Melissa Harris-Perry says as much.
I think we want to be careful, because no one wants to assume that any given physical body carries with it a set of political ideas, so for example, you know, Clarence Thomas sitting on the Supreme Court of the United States does not mean that Justice Thomas is representing, necessarily, the positions, the issues, even the Constitutional interpretation that is shared by the vast majority of civil rights organizations and by the vast majority of African-Americans. Simply putting women in a space, for example, had Congresswoman Bachmann ended up as the president of the United States, she might not have been representative of women's issues in the broadest sense, because so many women are, in fact on the side of reproductive rights and justice. On the other hand, it also matters to have a diverse cabinet, to have a diverse set of opinions and ideas.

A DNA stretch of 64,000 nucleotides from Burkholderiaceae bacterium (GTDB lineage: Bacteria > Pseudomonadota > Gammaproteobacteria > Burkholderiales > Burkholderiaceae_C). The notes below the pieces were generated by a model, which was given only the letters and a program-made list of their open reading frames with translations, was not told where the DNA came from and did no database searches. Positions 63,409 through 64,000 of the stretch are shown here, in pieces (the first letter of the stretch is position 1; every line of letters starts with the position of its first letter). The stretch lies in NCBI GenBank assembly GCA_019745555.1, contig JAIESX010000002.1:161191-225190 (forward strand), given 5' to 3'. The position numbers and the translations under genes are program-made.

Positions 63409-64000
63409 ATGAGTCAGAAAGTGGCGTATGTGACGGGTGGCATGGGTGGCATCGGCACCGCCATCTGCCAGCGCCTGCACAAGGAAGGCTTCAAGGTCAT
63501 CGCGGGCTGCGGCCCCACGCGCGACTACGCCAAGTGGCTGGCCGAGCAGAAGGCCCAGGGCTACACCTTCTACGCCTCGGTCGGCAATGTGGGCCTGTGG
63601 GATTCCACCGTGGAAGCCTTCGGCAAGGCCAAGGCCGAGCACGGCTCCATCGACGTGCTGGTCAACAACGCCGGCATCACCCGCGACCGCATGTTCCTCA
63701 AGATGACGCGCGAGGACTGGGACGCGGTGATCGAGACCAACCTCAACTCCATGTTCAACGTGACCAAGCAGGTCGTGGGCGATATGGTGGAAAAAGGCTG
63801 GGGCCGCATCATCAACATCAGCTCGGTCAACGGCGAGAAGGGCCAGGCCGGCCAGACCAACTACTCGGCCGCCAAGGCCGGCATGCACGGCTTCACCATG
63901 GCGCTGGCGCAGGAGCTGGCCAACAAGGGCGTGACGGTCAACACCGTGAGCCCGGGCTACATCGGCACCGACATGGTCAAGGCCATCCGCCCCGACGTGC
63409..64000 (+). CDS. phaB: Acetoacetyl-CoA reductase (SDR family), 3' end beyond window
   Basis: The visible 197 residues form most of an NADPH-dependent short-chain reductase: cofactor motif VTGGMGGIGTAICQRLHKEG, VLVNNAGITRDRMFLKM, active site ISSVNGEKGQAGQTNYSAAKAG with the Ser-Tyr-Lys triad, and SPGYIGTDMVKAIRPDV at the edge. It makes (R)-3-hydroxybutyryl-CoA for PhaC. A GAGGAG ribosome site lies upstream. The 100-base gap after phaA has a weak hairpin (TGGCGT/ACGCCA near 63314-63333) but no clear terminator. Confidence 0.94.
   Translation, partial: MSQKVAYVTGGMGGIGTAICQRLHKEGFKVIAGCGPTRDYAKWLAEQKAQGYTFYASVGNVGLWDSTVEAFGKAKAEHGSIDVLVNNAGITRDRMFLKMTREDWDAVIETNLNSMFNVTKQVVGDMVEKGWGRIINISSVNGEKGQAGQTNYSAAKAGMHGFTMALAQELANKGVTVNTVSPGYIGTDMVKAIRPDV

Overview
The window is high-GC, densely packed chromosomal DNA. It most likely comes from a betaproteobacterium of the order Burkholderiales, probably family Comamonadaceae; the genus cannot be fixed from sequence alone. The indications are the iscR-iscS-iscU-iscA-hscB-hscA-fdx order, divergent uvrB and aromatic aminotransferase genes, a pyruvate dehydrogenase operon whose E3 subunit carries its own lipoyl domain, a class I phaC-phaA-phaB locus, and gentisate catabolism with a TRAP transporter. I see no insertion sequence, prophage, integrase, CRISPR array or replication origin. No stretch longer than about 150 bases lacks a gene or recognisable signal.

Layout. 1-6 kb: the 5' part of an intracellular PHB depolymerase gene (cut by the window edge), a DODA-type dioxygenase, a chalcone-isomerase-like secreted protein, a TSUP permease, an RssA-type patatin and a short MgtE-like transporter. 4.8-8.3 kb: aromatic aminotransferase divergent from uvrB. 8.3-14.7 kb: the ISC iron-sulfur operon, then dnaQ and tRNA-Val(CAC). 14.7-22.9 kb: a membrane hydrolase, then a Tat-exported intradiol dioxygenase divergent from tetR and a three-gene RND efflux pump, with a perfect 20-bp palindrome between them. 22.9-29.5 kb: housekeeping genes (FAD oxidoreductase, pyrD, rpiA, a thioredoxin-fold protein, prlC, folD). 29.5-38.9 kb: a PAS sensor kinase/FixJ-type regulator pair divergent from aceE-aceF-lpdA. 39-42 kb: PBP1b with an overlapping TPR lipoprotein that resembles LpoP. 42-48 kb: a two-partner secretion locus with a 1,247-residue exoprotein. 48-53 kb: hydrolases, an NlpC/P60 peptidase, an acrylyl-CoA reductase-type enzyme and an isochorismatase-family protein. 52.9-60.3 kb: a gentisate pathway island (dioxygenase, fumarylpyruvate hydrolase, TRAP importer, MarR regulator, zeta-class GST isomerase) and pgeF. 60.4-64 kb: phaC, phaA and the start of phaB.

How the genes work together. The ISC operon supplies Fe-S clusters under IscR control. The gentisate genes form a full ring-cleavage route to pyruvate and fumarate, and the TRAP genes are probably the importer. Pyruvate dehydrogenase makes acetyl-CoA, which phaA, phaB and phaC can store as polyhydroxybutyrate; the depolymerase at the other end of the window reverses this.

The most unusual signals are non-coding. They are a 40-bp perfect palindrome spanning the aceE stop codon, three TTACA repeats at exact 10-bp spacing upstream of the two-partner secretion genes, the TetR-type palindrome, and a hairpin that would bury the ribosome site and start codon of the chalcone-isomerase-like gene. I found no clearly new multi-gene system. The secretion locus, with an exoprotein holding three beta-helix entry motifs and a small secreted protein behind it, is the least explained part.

The statement is progress, after a fashion. She's not denouncing Justice Thomas for not being the right kind of black, or Representative Bachmann for not being the right kind of woman, and possibly, just possibly, she's receptive to the possibility that a person who is not born with a particular bundle of physical characteristics might all the same recognize the struggles or triumphs that might be part of that bundle.

We used to call that empathy.

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